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Posted December 26, 2010
Polly Frost reassures the reader that she has done her best to ensure that each and every one of the twenty-five humor pieces in With One Eye Open is "entirely free of seriousness". Whereas seventeen of the short pieces and stories were written in the last two years, she has included some earlier pieces as well, dated from 1985 onwards. That Frost takes humor seriously is clearly evident from her telling herself, in private, that her "mini-creations cover a Chekhovian range of subjects and embody a Dostoevskian variety of approaches". Her use of self-parody and irony are clear in her wry consideration of herself in such a light (as we all know, the writings of both Chekhov and Dostoevsky are redolent with the dark despair of the Russian soul, whereas Frost's text radiates the uptown blues ambience of New York, the city which, indubitably, first gave rise to the executive suite-bound angst of such literati as Woody Allen). Akin to her literary mentors, Frost is given to deep exploration of her own psyche, revealing her underlying introspective nature in her continuous undermining of self.
Not only does Frost go to great lengths to poke fun at herself and her own literary endeavors, but she also goes to inordinate lengths to explore the implicit falsifications of the urbane living in an urban society. Frost has come a long way from her first attempts at penning a fictional masterpiece, which, on her presentation to a creative writing class, she claims, only served to elicit an eruption of giggles, and advice from the workshop's instructor that she focus on doing something funny instead. Rather than mincing off in high dudgeon, as many an erstwhile writer is prone to do, after some profound reflection Frost decided to take such sound advice to heart, and, rather than fight the laughter, to invite it instead. And, indeed, her invitation is most appealing.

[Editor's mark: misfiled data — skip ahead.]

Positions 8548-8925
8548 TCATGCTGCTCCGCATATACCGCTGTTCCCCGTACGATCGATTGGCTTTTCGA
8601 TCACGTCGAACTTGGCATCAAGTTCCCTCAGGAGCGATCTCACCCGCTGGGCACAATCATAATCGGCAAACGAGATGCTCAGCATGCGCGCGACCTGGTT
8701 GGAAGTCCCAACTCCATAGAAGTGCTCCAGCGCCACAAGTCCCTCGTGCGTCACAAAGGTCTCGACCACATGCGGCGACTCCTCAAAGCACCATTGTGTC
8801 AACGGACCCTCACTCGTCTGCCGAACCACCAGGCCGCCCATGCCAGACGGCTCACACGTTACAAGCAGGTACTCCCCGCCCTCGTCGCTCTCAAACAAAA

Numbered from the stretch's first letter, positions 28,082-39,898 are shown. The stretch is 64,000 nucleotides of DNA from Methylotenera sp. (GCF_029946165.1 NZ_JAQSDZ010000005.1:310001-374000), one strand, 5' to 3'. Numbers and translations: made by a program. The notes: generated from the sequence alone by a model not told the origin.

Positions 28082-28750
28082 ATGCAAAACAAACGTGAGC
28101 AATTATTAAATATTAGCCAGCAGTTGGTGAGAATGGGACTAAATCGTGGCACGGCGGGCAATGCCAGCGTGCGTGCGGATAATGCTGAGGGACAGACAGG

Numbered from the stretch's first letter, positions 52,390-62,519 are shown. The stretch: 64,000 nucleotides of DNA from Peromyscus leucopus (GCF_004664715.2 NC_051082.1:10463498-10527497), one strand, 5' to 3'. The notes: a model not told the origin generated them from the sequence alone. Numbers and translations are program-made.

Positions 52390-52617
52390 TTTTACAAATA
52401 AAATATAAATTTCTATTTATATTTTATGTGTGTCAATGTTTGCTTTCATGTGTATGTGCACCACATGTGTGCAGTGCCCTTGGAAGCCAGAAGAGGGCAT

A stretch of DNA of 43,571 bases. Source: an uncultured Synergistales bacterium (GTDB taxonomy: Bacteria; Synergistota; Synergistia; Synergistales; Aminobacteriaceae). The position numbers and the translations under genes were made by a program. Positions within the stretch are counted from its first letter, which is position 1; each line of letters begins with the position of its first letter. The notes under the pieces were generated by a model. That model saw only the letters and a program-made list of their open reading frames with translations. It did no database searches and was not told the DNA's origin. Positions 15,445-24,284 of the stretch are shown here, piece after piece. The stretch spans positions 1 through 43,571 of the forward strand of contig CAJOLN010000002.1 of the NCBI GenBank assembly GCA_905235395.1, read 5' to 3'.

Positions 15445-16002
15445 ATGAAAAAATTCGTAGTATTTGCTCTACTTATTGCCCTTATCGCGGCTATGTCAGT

Posted July 30, 2011
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